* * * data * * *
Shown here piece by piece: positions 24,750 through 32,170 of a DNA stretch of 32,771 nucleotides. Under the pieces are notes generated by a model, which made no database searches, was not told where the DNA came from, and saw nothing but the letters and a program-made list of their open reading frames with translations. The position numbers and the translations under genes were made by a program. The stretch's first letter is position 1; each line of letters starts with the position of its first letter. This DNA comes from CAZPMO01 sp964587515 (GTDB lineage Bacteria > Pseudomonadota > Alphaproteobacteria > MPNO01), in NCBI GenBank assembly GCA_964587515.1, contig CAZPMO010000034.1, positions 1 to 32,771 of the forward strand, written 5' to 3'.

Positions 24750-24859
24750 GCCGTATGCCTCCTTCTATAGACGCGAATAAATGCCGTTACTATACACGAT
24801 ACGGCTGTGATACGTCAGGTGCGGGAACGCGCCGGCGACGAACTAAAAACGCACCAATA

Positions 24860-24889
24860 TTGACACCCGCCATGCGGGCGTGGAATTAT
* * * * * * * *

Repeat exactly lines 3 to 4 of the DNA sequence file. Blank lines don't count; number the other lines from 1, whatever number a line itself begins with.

24750 GCCGTATGCCTCCTTCTATAGACGCGAATAAATGCCGTTACTATACACGAT
24801 ACGGCTGTGATACGTCAGGTGCGGGAACGCGCCGGCGACGAACTAAAAACGCACCAATA